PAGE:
JERUSALEM RISING: ADAH’S JOURNEY (Coming November 10, 2017)
I have taught the story of Nehemiah many times. Nehemiah helped restore the wall around Jerusalem and also led a revival among the people of Israel. In the list of builders, I read about Shallum and his daughters. Wait! Girls helped build the wall? Women construction workers? Adah’s story was born. We don’t know the names of Shallum’s daughters, or how many daughters he had, but I have named them Adah and Judith. Action, adventure, and romance await these girls as they work with Nehemiah to rebuild the wall around Jerusalem.
Jerusalem Rising is my favorite novel in Barbara M. Britton’s Tribes of Israel series. Primarily because when I read Nehemiah 1-8, and then read this story, it was evident how the author took great pains to hold closely to the biblical narrative. Why is this important to me? In part, because I love the Word of God. Also, because it would sadden me for someone who does not read their Bible to confuse a work of fiction with the truth of scripture. That being said, when an author takes a portion of scripture and imagines an entire life around a minor player or event, I can enjoy the story and at the same time feel prompted to revisit the Source.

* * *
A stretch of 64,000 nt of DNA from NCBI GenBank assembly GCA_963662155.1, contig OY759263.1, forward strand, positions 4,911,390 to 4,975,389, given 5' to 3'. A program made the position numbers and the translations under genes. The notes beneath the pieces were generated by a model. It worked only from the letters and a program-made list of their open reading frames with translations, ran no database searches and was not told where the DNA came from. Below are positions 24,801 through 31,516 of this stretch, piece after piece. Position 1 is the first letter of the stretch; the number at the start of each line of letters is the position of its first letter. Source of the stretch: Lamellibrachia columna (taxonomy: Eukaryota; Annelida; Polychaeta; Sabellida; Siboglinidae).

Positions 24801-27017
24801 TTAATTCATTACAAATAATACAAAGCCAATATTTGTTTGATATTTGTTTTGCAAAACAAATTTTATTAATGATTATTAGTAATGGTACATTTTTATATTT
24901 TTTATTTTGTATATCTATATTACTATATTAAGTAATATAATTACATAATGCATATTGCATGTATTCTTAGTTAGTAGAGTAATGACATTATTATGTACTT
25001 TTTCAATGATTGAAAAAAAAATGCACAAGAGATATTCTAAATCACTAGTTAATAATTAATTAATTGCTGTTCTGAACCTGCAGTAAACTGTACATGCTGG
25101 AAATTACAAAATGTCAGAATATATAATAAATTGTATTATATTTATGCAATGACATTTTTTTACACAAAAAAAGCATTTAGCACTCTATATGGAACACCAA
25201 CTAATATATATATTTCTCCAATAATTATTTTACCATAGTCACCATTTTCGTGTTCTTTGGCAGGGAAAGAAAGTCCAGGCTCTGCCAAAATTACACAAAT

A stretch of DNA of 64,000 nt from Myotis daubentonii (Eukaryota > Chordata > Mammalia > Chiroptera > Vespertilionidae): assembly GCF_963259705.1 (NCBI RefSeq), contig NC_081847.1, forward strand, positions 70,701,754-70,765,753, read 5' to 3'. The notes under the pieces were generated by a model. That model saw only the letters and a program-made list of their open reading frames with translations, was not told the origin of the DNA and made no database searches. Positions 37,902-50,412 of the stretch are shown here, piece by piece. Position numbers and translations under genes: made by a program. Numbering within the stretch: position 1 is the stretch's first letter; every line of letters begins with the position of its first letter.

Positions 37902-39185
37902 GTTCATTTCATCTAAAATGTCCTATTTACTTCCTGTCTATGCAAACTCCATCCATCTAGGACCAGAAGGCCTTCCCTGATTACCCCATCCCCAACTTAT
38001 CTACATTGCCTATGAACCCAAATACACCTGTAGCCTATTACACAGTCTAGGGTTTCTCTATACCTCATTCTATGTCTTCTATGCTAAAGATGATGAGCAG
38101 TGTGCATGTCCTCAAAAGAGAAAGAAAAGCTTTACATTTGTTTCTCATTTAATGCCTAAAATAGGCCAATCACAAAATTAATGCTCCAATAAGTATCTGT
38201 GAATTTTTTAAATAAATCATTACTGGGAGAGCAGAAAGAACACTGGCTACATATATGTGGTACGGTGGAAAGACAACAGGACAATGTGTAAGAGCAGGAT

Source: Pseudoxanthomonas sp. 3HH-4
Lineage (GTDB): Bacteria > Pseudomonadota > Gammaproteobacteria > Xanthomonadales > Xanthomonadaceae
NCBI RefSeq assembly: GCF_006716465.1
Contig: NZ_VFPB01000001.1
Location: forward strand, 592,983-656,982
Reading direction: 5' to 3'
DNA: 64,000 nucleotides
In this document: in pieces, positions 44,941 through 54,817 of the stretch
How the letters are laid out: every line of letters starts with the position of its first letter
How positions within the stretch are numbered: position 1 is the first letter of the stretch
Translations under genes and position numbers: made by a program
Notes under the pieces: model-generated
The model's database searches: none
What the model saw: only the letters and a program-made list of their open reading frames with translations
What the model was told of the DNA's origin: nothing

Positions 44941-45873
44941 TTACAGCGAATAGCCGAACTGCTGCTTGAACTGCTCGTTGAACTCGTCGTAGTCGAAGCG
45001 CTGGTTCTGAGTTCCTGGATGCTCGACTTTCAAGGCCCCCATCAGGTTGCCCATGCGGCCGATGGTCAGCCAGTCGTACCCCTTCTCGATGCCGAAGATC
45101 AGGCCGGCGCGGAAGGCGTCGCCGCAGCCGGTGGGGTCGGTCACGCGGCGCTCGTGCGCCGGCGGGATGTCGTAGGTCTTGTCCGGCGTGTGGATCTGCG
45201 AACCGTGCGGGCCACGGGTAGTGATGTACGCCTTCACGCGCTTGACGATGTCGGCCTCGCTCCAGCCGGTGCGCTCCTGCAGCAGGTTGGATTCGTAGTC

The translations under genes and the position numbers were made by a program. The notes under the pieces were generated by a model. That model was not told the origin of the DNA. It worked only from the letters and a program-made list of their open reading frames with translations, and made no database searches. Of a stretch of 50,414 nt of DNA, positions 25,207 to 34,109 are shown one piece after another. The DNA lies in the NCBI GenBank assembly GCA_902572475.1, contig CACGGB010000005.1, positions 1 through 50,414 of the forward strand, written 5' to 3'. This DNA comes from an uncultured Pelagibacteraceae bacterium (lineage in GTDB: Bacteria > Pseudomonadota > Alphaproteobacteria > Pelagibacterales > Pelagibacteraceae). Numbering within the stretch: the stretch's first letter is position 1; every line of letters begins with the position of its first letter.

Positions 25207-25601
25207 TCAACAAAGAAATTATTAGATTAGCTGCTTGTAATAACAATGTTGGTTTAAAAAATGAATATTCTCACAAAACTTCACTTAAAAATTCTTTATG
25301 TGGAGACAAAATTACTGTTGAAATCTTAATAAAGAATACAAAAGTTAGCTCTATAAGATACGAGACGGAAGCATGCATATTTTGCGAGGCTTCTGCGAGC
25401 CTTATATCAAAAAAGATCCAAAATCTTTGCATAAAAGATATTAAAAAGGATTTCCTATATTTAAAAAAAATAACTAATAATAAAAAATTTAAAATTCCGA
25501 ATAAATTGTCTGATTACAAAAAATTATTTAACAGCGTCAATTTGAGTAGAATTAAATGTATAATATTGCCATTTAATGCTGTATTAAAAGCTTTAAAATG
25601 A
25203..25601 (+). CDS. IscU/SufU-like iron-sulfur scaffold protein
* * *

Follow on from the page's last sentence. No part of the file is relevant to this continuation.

In Jerusalem Rising, Britton drew her protagonist Adah and her family from Nehemiah 3:12, which reads “Shallum the son of Hallohesh, ruler of half the district of Jerusalem, repaired, he and his daughters” a portion of Jerusalem’s wall. Shallum’s daughters, who are twins in this story, are the only women mentioned among the list of exiles who worked on the wall. Therefore, I was not surprised when the author characterized Adah as a strong-willed and bold young woman. While she occasionally tests the cultural norms of women during this period, she upholds the Law and shows great concern for the honor of her parents. Her primary flaw may be that she relies too much on her own strength—something many of us can relate to.
Britton goes beyond the physical demands of rebuilding Jerusalem’s wall to address other challenges and the sins of the people. This includes how they sinned by inter-marrying with gentiles (Ezra 10:3), pressed their neighbors into slavery (Neh 5:5), and faced political enemies (Neh 2:19) as well as false prophets (Neh 6). All of this fit snugly within the story, keeping the plot taught and my interest high.
If you have not read the other books in this series, Jerusalem Rising takes place far enough in the future from Building Benjamin that it can stand alone. Here at the end of book three, I can say that I’m thrilled with the direction she’s taking. History buffs, bible nerds, and biblical fiction fans will appreciate Jerusalem Rising.
I received a copy of this book for free, a favorable review was not required of me. All opinions expressed are my own.
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